His birth in Castellaneta, Italy in 1895 may have gone unremarked upon. But movie idol Rudolph Valentino’s death, 89 years ago today, on August 23, 1926 at age 31 devastated his millions of brokenhearted fans and many Hollywood friends, and left behind a string of lovers, ex-lovers, and debts.
The actor known as the “Latin Lover” passed away quite suddenly of peritonitis and a perforated ulcer while in New York promoting what would turn out to be his final film, Son of the Sheik, a sequel to his 1921 hit, The Sheik.
The star may have hoped that donning the desert robes once again would go far toward eradicating the “pink powder puff” image he’d acquired lately.
Los Angeles was treated to a special preview of Son of the Sheik on July 8, 1926 at the Million Dollar Theater downtown at 3rd & Broadway. Valentino and “40 of his famous friends” attended the event, which must have snarled Broadway traffic even worse than usual. Pola Negri, Valentino’s latest paramour, recalls in her autobiography, Memoirs of a Star, that the audience “stood and cheered.”
After the very public funeral in New York, brother Alberto Guglielmi consented to let Valentino be buried in his adopted home town of Hollywood. The Golden State Ltd. bearing the actor’s body west arrived in Los Angeles on September 6. The next day a private mass was held at the Church of the Good Shepard in Beverly Hills, after which the silver and bronze casket was interred in a crypt in the mausoleum of Hollywood Cemetery. In contrast to the circus-like atmosphere of New York, the proceedings were quiet and dignified, attended only by family and close friends.
Only a year before his death, Valentino, having separated from wife Natacha Rambova, moved into a fabulous hilltop estate in Beverly Hills that he named Falcon Lair. It was sold at auction on December 10, 1926, ostensibly to pay off some of his debts. Jules Howard of New York was the successful bidder, paying a reported $145,000.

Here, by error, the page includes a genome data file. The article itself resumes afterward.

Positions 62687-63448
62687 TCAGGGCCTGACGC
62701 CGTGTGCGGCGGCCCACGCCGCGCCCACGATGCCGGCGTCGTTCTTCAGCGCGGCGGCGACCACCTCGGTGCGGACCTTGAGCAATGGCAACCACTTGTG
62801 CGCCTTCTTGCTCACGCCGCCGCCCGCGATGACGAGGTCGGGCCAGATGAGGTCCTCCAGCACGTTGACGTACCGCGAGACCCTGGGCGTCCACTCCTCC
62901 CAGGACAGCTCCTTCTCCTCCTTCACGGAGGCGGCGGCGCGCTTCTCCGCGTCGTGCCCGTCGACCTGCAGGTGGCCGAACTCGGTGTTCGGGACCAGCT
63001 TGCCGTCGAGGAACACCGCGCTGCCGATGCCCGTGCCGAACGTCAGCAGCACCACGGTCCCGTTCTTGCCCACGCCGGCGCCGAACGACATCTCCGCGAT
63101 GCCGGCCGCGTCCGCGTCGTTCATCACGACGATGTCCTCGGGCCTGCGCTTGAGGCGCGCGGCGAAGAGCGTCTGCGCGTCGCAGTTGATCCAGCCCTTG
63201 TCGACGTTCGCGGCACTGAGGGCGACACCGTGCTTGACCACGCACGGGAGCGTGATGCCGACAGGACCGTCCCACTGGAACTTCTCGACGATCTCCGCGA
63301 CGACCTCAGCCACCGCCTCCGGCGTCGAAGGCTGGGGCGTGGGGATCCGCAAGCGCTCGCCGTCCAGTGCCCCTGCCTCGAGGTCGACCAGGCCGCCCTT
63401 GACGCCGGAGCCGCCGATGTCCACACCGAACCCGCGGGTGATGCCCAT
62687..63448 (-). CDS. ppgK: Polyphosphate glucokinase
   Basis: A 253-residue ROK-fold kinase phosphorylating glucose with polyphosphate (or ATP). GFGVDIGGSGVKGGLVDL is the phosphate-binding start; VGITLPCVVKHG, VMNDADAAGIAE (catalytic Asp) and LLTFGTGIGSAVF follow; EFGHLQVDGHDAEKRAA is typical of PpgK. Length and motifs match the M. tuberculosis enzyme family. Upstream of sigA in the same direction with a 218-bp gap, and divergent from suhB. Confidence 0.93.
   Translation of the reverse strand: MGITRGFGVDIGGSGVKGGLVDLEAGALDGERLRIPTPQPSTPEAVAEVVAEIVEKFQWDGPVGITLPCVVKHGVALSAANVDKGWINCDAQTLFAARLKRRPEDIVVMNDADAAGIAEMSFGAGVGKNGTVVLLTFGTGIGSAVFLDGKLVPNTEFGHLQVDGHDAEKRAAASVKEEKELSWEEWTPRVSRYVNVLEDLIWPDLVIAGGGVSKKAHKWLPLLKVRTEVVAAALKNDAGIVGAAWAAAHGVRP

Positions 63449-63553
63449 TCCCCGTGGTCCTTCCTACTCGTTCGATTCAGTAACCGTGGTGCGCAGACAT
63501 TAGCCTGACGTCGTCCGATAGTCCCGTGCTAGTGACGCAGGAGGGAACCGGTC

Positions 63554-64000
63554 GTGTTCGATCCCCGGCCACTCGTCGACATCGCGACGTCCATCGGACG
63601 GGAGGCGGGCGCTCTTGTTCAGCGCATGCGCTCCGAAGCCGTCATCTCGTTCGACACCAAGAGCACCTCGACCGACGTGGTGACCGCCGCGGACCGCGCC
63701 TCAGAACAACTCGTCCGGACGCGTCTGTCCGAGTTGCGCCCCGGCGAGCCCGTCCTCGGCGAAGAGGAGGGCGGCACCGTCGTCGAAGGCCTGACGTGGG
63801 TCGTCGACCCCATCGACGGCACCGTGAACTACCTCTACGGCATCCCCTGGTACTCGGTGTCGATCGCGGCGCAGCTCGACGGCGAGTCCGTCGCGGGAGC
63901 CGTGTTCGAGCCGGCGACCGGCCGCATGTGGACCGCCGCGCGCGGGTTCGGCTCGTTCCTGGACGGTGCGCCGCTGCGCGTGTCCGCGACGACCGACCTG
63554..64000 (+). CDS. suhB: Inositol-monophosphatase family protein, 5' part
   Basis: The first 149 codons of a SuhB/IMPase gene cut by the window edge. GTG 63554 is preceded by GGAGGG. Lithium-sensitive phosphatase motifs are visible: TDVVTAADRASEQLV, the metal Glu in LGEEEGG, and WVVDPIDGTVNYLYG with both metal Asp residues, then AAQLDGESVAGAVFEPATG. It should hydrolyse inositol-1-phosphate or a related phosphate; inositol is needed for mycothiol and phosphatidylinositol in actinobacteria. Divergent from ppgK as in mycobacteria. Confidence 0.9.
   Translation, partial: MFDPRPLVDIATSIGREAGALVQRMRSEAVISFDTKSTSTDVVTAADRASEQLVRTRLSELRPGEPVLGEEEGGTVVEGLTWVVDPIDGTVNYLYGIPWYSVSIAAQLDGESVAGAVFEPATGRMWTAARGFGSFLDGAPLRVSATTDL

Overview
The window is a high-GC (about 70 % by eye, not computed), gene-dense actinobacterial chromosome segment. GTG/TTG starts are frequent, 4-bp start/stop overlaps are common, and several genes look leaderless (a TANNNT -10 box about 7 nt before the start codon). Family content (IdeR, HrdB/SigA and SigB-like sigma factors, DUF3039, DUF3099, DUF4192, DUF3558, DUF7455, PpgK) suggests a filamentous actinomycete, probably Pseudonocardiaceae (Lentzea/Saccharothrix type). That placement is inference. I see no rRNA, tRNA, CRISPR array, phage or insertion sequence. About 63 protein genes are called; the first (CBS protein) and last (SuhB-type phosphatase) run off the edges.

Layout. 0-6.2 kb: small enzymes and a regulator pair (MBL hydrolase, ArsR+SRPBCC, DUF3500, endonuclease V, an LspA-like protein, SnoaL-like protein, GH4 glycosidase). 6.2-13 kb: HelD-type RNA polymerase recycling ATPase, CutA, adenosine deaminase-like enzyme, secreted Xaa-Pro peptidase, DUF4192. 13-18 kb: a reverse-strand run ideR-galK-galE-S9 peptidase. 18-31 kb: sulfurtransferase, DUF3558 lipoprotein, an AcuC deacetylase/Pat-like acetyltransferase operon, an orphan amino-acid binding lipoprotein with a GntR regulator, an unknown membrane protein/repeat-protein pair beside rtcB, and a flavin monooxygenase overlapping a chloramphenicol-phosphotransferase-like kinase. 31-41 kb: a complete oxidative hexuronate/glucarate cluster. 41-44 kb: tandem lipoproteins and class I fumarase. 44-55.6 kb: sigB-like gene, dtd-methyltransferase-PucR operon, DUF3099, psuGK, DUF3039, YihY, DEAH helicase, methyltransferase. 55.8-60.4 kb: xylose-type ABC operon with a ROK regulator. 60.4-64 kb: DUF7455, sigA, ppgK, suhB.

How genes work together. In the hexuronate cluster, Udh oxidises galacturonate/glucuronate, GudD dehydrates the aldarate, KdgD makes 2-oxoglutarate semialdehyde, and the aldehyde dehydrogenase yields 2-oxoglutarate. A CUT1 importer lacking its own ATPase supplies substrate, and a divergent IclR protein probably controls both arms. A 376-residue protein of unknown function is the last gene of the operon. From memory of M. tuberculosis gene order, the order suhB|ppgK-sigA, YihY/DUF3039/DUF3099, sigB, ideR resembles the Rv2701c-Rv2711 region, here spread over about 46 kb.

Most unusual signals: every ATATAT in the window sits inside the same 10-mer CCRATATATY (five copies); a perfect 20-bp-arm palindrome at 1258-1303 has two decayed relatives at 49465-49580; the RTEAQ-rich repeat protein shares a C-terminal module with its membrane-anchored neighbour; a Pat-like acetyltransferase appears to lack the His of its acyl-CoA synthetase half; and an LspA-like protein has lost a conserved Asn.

Before buying Falcon’s Lair, Valentino’s home was 6776 Wedgewood Pl. in Hollywood’s Whitley Heights neighborhood, which he still owned at the time of his death. It went up for auction on December 11, 1926.
One of Valentino’s former Whitley Heights neighbors also died far too soon in 1926: the beautiful Barbara La Marr. Before she passed away on January 30 at age 29 from complications of tuberculosis and nephritis, she’d lived at 6672 Whitley Terrace. La Marr’s funeral in Los Angeles had been mobbed by thousands of fans, setting the precedent for big celebrity funerals like Valentino’s.
Valentino’s clothes, furniture, books, artworks and other personal effects were sold at auction throughout the month of December 1926 starting the 14th. Actress Bebe Daniels bought some of his antique weaponry collection, which she owned until the late 1940s.
Spirit messages were all the rage in the fall of 1926 due in part to the well-publicized attempts by Sir Conan Doyle and Harry Houdini’s widow to contact the late magician, who’d passed away suddenly on October 31. Valentino’s most recent ex-wife, Natasha Rambova, claimed she had received messages from Rudy from beyond the grave. The actor’s first wife, Jean Acker, scoffed at the claim, adding that even if it were true, such messages “should have been too sacred to broadcast.”
Valentino has proved a hardy corpse, with Hollywood myth insistent on placing him at bars in or riding his horse into the lobby of buildings that didn’t exist in his lifetime. Legends aside, his films still pack the house whenever they’re shown at silent film festivals, and fans from around the world continue to visit him in Hollywood.
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